Hellenica World

Columba arquatrix

Columba arquatrix

Cladus: Eukaryota
Supergroup: Opisthokonta
Regnum: Animalia
Subregnum: Eumetazoa
Cladus: Bilateria
Cladus: Nephrozoa
Cladus: Deuterostomia
Phylum: Chordata
Subphylum: Vertebrata
Infraphylum: Gnathostomata
Superclassis: Tetrapoda
Classis: Aves
Subclassis: Carinatae
Infraclassis: Neornithes
Parvclassis: Neognathae
Ordo: Columbiformes
Familia: Columbidae
Subfamilia: Columbinae
Genus: Columba
Species: Columba arquatrix

Name

Columba arquatrix Temminck, 1808

Reference

Les Pigeons, par Madame Knip, née Pauline de Courcelles, gravées, imprimées et retouchées sous sa direction. p.11 pl.5

Vernacular names
Internationalization
Česky: Holub olivový
English: African Olive-Pigeon

The African Olive Pigeon or Rameron Pigeon (Columba arquatrix) is a pigeon which is a resident breeding bird in much of eastern and southern Africa from Ethiopia to the Cape. There are also populations in western Angola, southwestern Saudi Arabia and northern Yemen. It is locally common, although there are sizeable gaps in its distribution due to its habitat requirements.

This is a species of cool, moist forest canopies above 1,400 m altitude, although it occurs locally as low as 700 m. It will use mountain fynbos, second growth and clearings, and feed on agricultural land when not persecuted.

The African Olive Pigeon builds a large stick nest up to 15 m high in a tree and lays one (rarely two) white eggs. The eggs are incubated for 17–20 days to hatching, and the chicks fledge in another 20 days.

The male has a display consisting of deep bows, and a display flight which consists of a climb, wingclapping, and slow glide down.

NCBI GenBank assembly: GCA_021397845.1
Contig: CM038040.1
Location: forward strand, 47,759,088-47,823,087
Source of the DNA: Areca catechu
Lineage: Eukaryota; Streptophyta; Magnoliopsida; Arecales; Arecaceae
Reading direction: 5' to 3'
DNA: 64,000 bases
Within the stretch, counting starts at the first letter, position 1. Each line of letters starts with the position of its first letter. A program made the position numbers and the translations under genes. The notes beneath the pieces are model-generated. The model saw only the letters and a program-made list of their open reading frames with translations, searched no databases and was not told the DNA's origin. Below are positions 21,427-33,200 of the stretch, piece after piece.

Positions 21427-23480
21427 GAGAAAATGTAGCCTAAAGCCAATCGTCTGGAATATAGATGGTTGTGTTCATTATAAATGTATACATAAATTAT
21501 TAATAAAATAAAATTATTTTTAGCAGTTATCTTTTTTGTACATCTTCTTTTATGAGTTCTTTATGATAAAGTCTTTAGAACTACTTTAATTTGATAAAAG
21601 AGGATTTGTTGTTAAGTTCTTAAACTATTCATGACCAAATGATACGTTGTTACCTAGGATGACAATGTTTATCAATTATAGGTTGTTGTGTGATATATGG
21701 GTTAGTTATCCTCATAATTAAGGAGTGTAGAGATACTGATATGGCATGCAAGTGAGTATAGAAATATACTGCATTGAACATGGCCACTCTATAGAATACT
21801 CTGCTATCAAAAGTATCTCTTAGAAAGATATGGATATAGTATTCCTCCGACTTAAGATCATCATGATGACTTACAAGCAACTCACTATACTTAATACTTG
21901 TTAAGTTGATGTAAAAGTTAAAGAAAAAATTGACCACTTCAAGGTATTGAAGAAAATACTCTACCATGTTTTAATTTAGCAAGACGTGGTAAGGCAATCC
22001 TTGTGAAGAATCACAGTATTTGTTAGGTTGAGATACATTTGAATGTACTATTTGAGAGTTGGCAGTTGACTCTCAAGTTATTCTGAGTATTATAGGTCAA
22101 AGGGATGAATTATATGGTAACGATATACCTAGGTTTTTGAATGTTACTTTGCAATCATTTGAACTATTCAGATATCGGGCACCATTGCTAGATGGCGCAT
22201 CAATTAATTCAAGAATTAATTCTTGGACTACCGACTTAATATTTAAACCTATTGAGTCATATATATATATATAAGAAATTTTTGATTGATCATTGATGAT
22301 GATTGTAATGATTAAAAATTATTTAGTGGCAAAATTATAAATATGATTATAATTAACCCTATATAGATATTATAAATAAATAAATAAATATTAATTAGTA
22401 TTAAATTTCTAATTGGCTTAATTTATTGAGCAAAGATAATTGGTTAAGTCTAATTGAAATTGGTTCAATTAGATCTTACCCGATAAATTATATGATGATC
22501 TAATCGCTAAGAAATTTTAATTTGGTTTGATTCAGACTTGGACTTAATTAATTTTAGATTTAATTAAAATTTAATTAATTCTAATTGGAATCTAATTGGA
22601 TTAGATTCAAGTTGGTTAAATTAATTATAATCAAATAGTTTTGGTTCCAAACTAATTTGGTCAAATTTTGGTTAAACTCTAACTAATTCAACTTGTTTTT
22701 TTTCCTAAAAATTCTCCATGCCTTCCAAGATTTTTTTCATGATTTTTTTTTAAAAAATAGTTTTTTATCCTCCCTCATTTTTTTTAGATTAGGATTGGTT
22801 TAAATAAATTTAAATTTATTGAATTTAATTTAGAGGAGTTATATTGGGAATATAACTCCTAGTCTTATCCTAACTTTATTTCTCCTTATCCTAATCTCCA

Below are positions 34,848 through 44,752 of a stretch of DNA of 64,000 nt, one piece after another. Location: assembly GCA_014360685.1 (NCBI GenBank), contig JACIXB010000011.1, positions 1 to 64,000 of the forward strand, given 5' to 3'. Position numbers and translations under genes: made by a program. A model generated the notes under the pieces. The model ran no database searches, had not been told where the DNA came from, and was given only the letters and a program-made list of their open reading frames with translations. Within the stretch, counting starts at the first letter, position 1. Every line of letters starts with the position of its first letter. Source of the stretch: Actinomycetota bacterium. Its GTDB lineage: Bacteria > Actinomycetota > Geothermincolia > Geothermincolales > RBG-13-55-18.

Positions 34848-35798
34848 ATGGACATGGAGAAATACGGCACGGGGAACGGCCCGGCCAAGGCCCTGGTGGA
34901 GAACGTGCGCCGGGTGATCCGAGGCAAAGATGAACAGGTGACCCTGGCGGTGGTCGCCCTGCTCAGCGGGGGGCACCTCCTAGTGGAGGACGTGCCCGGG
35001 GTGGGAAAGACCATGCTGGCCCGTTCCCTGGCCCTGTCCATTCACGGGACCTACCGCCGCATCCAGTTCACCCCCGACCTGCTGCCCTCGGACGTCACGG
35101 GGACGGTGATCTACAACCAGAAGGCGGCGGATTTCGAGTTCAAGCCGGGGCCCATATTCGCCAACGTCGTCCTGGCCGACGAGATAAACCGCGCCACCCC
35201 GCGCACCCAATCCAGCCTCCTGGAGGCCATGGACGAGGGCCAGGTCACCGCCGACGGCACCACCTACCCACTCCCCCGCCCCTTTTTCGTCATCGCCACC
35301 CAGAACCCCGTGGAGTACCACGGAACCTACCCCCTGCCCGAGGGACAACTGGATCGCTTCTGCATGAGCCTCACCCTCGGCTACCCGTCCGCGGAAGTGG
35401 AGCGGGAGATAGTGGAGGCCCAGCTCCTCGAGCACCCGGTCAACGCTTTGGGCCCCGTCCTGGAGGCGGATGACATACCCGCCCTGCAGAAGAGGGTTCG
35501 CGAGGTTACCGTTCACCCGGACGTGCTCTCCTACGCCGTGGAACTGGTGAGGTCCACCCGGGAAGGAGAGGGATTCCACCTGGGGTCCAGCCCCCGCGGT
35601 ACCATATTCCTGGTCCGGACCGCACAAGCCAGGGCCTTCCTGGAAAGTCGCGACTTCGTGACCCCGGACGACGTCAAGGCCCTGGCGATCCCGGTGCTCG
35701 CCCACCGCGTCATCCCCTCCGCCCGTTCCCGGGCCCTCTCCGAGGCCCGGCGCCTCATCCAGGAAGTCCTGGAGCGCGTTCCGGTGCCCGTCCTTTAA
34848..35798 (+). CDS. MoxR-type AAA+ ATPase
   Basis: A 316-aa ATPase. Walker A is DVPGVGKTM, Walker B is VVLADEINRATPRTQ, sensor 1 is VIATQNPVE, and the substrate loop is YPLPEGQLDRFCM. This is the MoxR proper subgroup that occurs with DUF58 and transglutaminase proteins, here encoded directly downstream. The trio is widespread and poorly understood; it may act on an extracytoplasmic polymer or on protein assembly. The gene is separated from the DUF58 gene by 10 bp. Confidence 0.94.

The adult male African Olive Pigeon is a large pigeon at 37–42 cm in length. Its back and wings are maroon, with the shoulders heavily speckled with white spots. The underparts are maroon with heavy white spotting, and the head is grey with yellow patches around the eye, and a yellow bill. The neck plumage, used in display, is streaked maroon and white, the underwing and undertail are dark grey, and the feet are yellow.

Females are very similar but somewhat duller. Juvenile birds have the maroon and grey replaced with dark brown, the bare parts are a dull greenish-yellow, and the wing feathers have pale fringes. In flight, this pigeon looks very dark. Its flight is quick, with the regular beats and an occasional sharp flick of the wings which are characteristic of pigeons in general. The call is a loud coo coo.

The African Olive Pigeon feeds on fruit and berries, mainly picked in the canopy, but it will also descend for fallen fruit and take some insects and caterpillars. In the south of its range, it favours the fruit of the bugweed, Solanum mauritianum. Birds will fly considerable distances from their roosts to feeding areas, and young or non-breeding birds will form flocks.

References

* Gibbs, Barnes and Cox, Pigeons and Doves (Pica Press 2001) ISBN 1-873403-60-7
* Ian Sinclair, Phil Hockey and Warwick Tarboton, SASOL Birds of Southern Africa (Struik 2002) ISBN 1-86872-721-1

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